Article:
At the end of January the children were piped back to their classrooms to the tune of ‘Scotland the Brave’ and a rather lackluster vocal rendition of ‘Mull of Kintyre’. Not sure why they didn’t play ‘Waltzing Matilda’, much more cheery and appropriate I would have thought. So at the end of January the children were in school with Xmas and their summer holiday behind them. I think I have changed my mind about having Xmas in the summer.
We have done quite a lot of walking along The Great Dividing Range Trail, lots of bush with crumbling and rusting mining paraphernalia scattered about, all the while keeping an eye out for ‘Joe Blakes’ (thanks Michael). Late one afternoon we came upon a dingo farm. Not open to the public but we heard, then saw hundreds of dingoes through skimpy but electrified wire fence. The sound of the massed dingo cries gave me goose bumps, a real Aussie moment. They are handsome animals and well fed, it is obviously well run and keeping all those animals fed and healthy must be an expensive proposition, so the question is how do they make any money, where is the profit made? Please don’t tell me they eat them.
One evening we had dinner and a movie, "Mrs. Henderson Presents" at our local theatre. It was a bit like being at a Vegas dinner show as the Mrs. Henderson of the title brought nude revues to pre war London. Our Theater Royal has been operating since the goldrush with the likes of Lola Montez topping the bill. Bet she could give the Windmill girls a run for their money, it must have been bedlam when the miners came into town for a bit of R&R. These days the ‘stalls’ have been cleared of seats and kitted out with tables and chairs so it is indeed possible to have dinner and a glass of wine with your movie.
Earlier this month we spent a glorious Saturday watching the in port race of the Volvo boats. We watched the whole race from the start gun to the finish from the shore at Williamstown. Who said yacht racing wasn't a spectator sport? I think it might have been me.
We had a great visit down the Central Deborah Goldmine. I was a bit nervous at the prospect of spending 2.5 hours 280’ below ground on their "Underground Adventure" with just the light from our headlamps for illumination. As we were the only people on the noon trip and our guide got quite carried away, it turned out to be 3.5 hours and it flew by. Central Deborah closed many years ago but a new elevator shaft has been sunk to take down large numbers of visitors at a time. I must admit I was relieved not to be using the old miners cage. The one hour tour only goes to level 2 but we got to go to level 3 (of 17) which is almost just as it was left when the last miners walked out in 1954. It is dark and wet and strewn with rock, rubble and old mining equipment, not at all tidied up for our benefit. We got to operate some of the old drills, met an old timer who demonstrated the various ways he could smuggle small quantities of gold out of the mine and had a lunch of Cornish pastie and salad, in the underground crib (canteen). I highly recommend a visit if you are in the area, are not claustrophobic and can climb up and down narrow ladders in cramped shafts. Mining recommenced under Central Deborah in 1998 and hopefully they will bring up the first gold in the next month or two, they had better, it has taken 7 years and cost a fortune to reach it.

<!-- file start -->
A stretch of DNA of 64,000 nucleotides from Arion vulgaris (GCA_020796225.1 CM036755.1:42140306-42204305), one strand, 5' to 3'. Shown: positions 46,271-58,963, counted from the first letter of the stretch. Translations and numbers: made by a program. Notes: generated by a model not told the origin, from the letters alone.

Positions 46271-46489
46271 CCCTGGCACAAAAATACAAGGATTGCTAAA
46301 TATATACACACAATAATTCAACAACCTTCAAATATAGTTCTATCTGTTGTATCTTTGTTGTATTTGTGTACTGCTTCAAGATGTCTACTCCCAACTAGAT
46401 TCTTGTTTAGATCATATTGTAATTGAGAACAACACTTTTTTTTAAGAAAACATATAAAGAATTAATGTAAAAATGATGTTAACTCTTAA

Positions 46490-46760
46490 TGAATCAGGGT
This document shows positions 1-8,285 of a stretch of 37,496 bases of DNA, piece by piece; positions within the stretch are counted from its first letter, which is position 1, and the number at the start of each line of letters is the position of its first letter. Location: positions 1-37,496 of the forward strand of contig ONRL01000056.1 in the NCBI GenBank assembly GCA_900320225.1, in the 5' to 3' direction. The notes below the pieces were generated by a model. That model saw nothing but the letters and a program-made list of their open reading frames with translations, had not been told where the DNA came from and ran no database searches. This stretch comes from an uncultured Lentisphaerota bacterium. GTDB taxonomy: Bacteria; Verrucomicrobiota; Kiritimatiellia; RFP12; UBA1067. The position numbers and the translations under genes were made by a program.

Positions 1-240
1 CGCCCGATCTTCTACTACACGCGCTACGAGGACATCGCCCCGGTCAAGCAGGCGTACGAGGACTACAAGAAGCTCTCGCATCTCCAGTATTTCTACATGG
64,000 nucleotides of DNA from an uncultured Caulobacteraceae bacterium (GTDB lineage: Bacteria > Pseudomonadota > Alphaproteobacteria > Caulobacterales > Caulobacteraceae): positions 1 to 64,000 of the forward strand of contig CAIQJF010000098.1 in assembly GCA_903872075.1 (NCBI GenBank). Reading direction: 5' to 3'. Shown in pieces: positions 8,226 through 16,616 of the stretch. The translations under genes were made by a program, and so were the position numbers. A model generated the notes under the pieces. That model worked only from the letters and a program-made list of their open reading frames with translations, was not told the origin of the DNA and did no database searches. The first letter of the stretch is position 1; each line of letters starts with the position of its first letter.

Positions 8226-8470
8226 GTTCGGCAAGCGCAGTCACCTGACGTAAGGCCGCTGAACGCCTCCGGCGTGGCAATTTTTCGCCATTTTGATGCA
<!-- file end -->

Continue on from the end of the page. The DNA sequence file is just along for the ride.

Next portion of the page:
Having seen and been grateful for the strong red-gum pit props it was interesting to go up to the Murray River and see where all that wood came from. We visited the historic Port of Echuca (thanks Paul) and took a ride on a paddle steamer. Not a large gaudy Mississippi style steamer but a simple workhorse formerly used for transporting wool from sheep stations as far away as the Queensland border for forwarding to Melbourne by steam train. There are plans afoot to have a steam train link all the way to Melbourne. Now that will be quite a trip. There is quite a lot of old steam equipment of which Tony is inordinately fond and bits and pieces of old formerly sunken steamers waiting to be used as spare parts, or as part of extensive restorations of old vessels as they become available. It was here I realized that at this time of the year practically all the visitors we meet are in our age group. A bit like waking up in the middle of the movie Cocoon.
Regards Sue Waterloo ON, currently in Castlemaine Victoria Australia http://www.wright-photo.com